Marko Kovacic

When I met with Marko he told me about a new civilization he had discovered. It is a civilization not of the past, but of the future, a post-apocalyptic colony discovered in 2223. These beings, or organisms, are called Plastoses, and they live in Catastropolis, which they discovered in 2049. They came to settle there from different parts of Europe, because it was the only safe place after “the disaster.” The Plastoses are, according to scientists, not mutants, but are made up of a “combination of human organs with organic parts of other living beings and often also from the combination of organic and mechanic parts.” Marko has dedicated himself to studying these beings, their lifestyles and their ways of living. For example, in an exhibition entitled “Surviving City” at Kapelica Gallery in 1999, he presented reconstructions of their homes and habitats.

When I met with Marko he told me that he had two interests: the last 50 years, especially the socialist period, and the future. His studio resembles that of a tinkering scientist, with machines, constructions, and a horror vacqui installation of stuff. He experiments and puts different things together to come up with, for example, a Hrupophone, or noise telephone (hrup is Slovenian for noise).

 

Inside Marko's studio

Inside Marko's studio

In the 1980s, Marko was part of the Anna Monro Theater, a street theater group that staged performances in public spaces, on outdoor stages. Their performances mixed comic elements with serious themes, for example political commentary and criticism. At that time he was also part of IRWIN, the artistic collective that also had as its focus the past, namely in their principle of “retro avant-garde,” which sought to examine history and the past through its visual culture – not only the artistic avant-garde, but also folklore and local culture as well.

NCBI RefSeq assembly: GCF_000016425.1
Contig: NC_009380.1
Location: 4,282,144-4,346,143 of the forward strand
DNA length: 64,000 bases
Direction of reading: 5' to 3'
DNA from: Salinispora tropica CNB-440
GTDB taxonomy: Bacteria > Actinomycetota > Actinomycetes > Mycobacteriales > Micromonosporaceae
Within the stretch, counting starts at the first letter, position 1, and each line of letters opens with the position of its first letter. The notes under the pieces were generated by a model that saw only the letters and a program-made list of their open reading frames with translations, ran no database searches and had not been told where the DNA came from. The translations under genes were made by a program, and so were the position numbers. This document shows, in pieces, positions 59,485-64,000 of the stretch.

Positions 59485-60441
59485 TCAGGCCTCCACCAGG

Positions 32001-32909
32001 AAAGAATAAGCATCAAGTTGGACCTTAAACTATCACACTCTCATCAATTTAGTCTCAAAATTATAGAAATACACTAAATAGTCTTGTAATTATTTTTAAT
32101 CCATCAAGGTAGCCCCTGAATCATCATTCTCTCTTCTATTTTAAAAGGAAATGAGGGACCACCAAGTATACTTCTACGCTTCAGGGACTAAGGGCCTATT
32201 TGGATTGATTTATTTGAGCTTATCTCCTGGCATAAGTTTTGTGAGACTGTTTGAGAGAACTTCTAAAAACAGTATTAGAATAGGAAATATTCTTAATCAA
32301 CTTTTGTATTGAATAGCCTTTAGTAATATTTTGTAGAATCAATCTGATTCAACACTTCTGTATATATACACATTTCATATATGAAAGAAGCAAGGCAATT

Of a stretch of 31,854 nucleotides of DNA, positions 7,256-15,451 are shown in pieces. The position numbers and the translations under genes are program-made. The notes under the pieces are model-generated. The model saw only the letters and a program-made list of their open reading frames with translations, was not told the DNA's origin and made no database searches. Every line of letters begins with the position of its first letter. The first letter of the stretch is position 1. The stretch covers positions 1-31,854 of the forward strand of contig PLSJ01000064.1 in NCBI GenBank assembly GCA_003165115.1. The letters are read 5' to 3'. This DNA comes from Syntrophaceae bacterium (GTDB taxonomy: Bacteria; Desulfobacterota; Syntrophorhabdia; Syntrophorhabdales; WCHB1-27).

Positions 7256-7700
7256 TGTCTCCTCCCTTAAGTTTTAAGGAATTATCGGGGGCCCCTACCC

In line with this examination of the past, in 1983 Kovacic presented Cassus Belli, which was both a performance (initially) and later a video work. In this multi-media presentation, the artist projected Constructivist imagery onto a screen, behind which Marko adopted poses from traditional socialist realist iconography. The performance examines the relation between these geometric shapes and the human figure. Later in the performance, Marko added an expressive element when he wound Scotch tape around his head. As he described it, this was “about a kind of self-destruction, perhaps also about helplessness in the face of the institution, the art system which you can’t or won’t accept and integrate with.”

Even though this early performance presented an examination of past motifs from art history, it shares the same dystopic feeling that is present in his more recent examination of the Plastoses.